The University maintains operational agreements/memorandums of understanding that comply with the Kristin Smart Campus Safety Act and Higher Education Opportunity Act clarifying that University Police is the primary law enforcement agency for all crimes occurring on the SSU main campus and the Fairfield Osborn Preserve. Other University properties, including the Los Guillicos Preserve in Santa Rosa, the Galbreath Preserve in Mendocino County, and the land parcels at 5573 Petaluma Hill Road, are under the primary law enforcement jurisdiction of the local law enforcement agency.

University Police also adheres to the Sonoma County Law Enforcement Chief's Association protocols that encourage prompt law enforcement response and collaboration in incidents requiring inter-agency law enforcement collaboration.

UPD encourages the prompt reporting of all crimes to the University Police Department or to the law enforcement agency where the crime occurred, even if the victim of a crime does not want to make a report or is unable to do so.

Security Procedures and Practices

Members of the SSU Community must take responsibility for their own personal safety and safety of their personal property just as they do when they are away from the University. To support the campus community, the University sponsored or participated in the following programs to support the safety and security of the campus:

Student Programming & Training

The University 102 (Peer Mentors) classes are taught each semester with quizzes, interactive exercises, and information about ways to maintain good health to include effects of tobacco, drugs and alcohol, relationship stress, diet, and good hygiene.

University Police, as part of the Community Policing program, conducts training annually for students in the areas of alcohol awareness, bicycle safety, crime prevention, DUI consequences, illegal drug use prevention, the criminal justice system, and sexual assault prevention.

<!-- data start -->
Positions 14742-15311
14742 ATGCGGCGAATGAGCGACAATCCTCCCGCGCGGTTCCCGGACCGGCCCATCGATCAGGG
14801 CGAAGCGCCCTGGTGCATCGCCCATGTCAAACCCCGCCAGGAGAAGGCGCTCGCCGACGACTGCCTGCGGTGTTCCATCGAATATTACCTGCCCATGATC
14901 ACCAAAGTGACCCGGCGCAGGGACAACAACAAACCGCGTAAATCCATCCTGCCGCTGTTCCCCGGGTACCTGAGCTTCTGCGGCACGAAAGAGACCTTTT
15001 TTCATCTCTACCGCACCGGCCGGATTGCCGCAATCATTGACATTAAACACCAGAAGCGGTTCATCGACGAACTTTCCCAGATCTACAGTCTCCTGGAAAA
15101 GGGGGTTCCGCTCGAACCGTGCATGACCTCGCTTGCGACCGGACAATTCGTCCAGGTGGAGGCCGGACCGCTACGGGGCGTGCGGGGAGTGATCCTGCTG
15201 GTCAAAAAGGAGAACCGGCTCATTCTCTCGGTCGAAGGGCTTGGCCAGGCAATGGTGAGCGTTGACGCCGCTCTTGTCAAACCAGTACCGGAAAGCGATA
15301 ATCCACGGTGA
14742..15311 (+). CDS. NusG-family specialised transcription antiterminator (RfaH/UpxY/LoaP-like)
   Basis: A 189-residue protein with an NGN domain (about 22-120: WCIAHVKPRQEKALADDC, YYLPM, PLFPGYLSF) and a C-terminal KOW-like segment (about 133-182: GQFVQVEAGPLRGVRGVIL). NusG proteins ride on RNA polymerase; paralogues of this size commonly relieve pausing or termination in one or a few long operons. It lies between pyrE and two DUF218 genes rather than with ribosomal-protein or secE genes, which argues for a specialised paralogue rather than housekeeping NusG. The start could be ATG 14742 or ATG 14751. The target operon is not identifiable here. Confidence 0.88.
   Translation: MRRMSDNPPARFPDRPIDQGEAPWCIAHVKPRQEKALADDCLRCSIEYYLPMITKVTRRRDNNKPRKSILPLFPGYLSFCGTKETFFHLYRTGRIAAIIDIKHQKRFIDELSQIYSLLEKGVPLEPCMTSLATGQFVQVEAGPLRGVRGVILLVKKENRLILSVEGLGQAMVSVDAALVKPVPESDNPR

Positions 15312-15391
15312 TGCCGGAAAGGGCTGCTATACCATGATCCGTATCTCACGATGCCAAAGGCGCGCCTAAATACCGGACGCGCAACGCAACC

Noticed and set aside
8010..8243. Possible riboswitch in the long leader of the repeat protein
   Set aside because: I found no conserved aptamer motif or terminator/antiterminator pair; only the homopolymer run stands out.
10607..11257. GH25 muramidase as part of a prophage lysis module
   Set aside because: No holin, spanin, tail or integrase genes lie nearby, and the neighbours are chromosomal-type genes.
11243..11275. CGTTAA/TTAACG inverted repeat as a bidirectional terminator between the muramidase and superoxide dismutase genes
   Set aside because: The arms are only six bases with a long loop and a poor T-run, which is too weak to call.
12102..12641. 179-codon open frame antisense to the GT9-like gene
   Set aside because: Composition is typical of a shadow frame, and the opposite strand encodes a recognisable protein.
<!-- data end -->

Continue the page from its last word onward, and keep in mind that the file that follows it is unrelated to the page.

All clubs, including Greek organizations, receive annual training from University staff and online resources regarding expectations for alcohol use, resources for addiction or abuse, hazing prevention, sexual assault prevention andawareness, and drug abuse prevention. In addition to club activities, Student Affairs sponsors numerous events each year available to the entire campus community that address issues surrounding drug and alcohol abuse in a variety of ways, varying from a comedic lecture, roundtable workshops, social media campaigns, and drunk driving visual awareness displays and events.

Each year a great deal of effort and time is placed in providing training and awareness events surrounding sexual abuse, consent, and sexual assault survivor rights. Training is provided both online and in person and includes sexual violence prevention, bystander intervention, Title IX responsibilities, survivor rights and support, affirmative consent, sexual assault resources, and dating violence and healthy relationship awareness. Additionally, all students are required to complete a Title IX awareness training annually.

Employee Training

University Police Officers receive training each year in a variety of topics to ensure they have current training to support students, faculty, and staff and can support a safe campus. In 2017 and 2018, this training included sexual assault investigations, domestic violence, DUI investigations, responsible alcoholic beverage service, drug use investigations, first aid and CPR, racial and cultural diversity, emergency vehicle operation, arrest and control, firearms training and situational simulator, tactical communications, and trauma informed interviewing.

Beginning in 2018, faculty and staff are being afforded the opportunity to participate in “I Can Help” training. “I Can Help” is a program designed to identify students in need and provide support and resources. The training focuses on the top issues that students face, how to identify how those issues manifest themselves, how to recommend resources for students, and intervention strategies for students in crisis. Training will be offered at least once per year.

All employees are required to complete online courses biennially regarding Title IX awareness and child abuse prevention and reporting.

Employees are designated in all campus buildings as Safety Marshals. Safety Marshals are responsible for supporting Risk Management and Emergency Services in ensuring that buildings are maintained and operated in a manner that allows for the safety and orderly evacuation of buildings in the event of an emergency and to identify potential hazards so they may be mitigated or removed. Marshals receive annual training on the program, emergency response, crime prevention, and evacuation procedures.

Crime Prevention Programs